Future Government Construction Projects Could Waste Millions of Stimulus Funds, IPA Research Finds

Major project failures are nothing new. However, compared with private sector projects, government-funded projects have much worse performance in terms of cost and schedule predictability. If the historical pattern is followed, it could result in the loss of millions in stimulus funds. IPA’s Front-End Loading (FEL) Index can help federal agencies avoid such losses by helping them identify and then select the projects that are truly ready to move forward.

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Money to be ill spent on projects that are not “shovel ready”

Ashburn, VA (Vocus) November 18, 2009

Independent Project Analysis, Inc. (IPA) sees the funding of major infrastructure projects based on the vague criteria of being “shovel ready” as a recipe for waste and a lost opportunity for the U.S. The millions in federal funds associated with the stimulus package provide the opportunity to not only boost the U.S. economy with urgently needed jobs, but also to build desperately needed infrastructure such as roads, bridges, and energy infrastructure. However, this drive to move quickly also is creating an enormous opportunity for this money to be ill spent on projects that claim to be “shovel ready,” but are not.

Based on research by IPA, government-funded projects typically perform worse than their private sector counterparts. Given that many of these projects in the future will be executed using stimulus money and will be driven to be completed quickly, the cost and schedule overruns plaguing these projects could result in millions of tax payer dollars being wasted.

IPA has identified that the primary cause of the poor performance of these government-funded projects is the lack of sufficient front-end work, or Front-End Loading (FEL); in other words, these projects are simply not set up to succeed. Using IPA’s FEL Index as a measure of readiness for execution, IPA has found that these government-managed projects achieve "Poor" levels of FEL, while private sector projects are authorized with "Good" levels of FEL on average.

The historical relationship between FEL and cost growth and schedule slip is clear. Projects that proceed into execution with "Screening" levels of FEL (the lowest rating on IPA’s FEL Index scale) average cost overruns of more than 25 percent. When projects are well defined with a "Best Practical" FEL Index rating (the highest rating), they have no cost growth on average. Similar relationships between the FEL Index and schedule slip exist as well. Thus, given the status of these government-funded projects as they head into execution, it is not surprising that they routinely spend more and take twice as long to construct on average as similar projects from the private sector.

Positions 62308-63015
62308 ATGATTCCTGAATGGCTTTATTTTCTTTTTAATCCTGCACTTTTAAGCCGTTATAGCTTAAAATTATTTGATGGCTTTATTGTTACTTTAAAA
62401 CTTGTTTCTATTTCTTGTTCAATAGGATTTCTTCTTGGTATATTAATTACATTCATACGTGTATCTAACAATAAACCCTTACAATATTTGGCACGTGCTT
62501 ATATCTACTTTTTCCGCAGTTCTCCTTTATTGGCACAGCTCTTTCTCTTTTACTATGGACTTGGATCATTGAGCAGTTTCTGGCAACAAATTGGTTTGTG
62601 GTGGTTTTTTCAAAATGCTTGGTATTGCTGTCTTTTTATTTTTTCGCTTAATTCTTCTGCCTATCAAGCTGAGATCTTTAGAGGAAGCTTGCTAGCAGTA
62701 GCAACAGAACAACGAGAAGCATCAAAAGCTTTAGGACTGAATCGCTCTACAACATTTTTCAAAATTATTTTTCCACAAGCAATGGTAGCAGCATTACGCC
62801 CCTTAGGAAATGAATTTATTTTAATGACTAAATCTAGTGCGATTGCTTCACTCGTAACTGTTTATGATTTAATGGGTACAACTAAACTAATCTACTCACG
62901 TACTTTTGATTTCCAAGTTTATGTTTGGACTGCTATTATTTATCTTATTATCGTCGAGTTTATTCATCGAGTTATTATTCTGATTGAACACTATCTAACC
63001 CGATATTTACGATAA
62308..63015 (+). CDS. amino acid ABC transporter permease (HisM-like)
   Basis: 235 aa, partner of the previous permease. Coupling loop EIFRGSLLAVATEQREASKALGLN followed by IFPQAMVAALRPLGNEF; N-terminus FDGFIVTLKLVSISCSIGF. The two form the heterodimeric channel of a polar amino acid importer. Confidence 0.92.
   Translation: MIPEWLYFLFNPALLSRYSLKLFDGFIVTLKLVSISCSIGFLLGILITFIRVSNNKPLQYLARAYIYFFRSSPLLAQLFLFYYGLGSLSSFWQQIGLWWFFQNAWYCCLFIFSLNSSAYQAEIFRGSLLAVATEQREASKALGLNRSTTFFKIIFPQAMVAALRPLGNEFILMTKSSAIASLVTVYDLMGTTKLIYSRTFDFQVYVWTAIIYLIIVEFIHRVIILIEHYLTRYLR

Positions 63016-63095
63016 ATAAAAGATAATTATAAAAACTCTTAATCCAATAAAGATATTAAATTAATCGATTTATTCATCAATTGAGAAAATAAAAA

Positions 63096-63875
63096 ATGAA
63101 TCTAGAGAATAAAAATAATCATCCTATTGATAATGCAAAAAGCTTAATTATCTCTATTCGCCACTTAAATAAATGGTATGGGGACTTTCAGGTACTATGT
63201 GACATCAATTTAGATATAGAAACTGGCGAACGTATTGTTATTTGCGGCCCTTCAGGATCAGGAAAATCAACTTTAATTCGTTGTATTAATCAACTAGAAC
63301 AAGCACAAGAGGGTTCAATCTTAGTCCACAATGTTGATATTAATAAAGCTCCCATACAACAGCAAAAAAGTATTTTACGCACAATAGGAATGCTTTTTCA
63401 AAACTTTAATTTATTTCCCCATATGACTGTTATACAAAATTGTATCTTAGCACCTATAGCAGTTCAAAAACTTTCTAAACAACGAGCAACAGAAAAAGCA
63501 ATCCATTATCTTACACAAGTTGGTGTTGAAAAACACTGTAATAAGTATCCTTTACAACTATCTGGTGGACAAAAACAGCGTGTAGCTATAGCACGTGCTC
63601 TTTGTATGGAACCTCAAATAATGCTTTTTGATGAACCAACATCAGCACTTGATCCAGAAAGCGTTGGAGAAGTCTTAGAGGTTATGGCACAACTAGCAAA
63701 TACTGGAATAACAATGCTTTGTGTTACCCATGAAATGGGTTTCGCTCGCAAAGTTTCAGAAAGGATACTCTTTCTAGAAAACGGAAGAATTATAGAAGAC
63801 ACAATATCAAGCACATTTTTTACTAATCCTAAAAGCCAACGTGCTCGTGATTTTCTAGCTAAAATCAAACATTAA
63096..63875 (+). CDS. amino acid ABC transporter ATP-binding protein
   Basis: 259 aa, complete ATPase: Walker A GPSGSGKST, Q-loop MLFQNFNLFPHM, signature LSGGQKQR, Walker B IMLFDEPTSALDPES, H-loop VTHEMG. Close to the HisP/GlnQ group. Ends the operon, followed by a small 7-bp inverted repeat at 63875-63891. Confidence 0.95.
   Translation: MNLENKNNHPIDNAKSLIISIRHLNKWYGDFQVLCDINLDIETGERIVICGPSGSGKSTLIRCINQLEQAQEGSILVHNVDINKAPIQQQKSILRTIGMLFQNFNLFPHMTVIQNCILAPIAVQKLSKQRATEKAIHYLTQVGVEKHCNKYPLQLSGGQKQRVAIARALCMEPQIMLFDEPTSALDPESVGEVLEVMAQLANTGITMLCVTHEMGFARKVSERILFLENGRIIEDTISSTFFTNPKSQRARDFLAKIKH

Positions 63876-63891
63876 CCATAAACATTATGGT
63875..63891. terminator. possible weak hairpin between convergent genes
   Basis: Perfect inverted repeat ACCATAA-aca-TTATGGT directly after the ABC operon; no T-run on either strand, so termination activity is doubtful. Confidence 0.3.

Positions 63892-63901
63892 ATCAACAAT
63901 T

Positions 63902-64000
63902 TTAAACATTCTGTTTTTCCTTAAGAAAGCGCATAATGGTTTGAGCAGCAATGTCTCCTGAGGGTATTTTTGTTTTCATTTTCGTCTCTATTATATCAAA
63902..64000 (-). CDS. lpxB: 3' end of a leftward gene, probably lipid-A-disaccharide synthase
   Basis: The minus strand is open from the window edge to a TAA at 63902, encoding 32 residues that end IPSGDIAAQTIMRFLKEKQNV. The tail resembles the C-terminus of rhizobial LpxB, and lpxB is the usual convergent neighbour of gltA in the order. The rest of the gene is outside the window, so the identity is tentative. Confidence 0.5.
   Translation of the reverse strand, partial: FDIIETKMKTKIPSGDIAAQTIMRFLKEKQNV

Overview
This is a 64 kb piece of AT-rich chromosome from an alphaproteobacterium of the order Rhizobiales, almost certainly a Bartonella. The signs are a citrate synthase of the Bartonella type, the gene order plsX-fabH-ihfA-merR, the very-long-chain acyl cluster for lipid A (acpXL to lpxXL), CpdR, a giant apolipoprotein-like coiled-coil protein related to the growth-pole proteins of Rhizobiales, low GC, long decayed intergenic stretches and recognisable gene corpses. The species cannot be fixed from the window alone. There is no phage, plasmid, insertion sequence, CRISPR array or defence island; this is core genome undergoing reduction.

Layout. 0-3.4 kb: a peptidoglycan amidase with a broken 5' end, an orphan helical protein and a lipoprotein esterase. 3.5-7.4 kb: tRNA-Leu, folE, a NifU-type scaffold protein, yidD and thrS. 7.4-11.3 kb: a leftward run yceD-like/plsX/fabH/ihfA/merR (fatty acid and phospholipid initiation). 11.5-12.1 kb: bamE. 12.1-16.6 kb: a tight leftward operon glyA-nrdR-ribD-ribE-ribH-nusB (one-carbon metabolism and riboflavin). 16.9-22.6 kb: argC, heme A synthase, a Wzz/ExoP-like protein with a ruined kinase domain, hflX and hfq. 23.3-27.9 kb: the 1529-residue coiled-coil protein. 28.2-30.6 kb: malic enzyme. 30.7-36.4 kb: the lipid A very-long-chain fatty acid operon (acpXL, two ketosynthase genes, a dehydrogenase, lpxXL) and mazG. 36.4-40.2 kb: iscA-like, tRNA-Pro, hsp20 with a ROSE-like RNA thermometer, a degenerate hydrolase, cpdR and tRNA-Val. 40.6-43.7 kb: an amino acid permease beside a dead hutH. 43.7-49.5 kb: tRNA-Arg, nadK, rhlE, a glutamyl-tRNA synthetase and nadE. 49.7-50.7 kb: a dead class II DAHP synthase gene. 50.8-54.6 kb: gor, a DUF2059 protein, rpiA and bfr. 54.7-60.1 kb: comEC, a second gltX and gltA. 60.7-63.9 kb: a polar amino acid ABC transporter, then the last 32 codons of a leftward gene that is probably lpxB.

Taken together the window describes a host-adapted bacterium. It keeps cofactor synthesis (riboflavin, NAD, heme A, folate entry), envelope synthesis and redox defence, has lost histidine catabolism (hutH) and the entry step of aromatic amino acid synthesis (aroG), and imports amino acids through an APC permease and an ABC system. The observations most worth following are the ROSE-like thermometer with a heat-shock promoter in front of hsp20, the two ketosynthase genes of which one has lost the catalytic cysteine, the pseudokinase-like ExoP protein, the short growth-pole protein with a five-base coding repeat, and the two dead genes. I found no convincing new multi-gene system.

Thus, to avoid wasting millions in stimulus money due to cost overruns and schedule slip, federal and state government agencies need to become better educated on how to determine if a project is ready to move forward like their private sector counterparts. IPA’s FEL Index and other tools that are currently being used by private sector companies can help these agencies weed out the projects that are set up to fail and push forward those that look to be set up for success.

About IPA
Since its founding by Edward Merrow in 1987, IPA has rapidly evolved into the preeminent consultancy in project evaluation and in project system benchmarking, and has become the industry leader in quantitative analysis of project management systems. Our staff of about 140 project and research analysis professionals at seven offices on five continents serves hundreds of clients. The largest oil companies, chemical producers, pharmaceutical companies, minerals and mining companies, and consumer products manufacturers enhance their capital productivity using IPA's Project Evaluation System (PES®) and project system benchmarking services. Further information can be found at http://www.ipaglobal.com.

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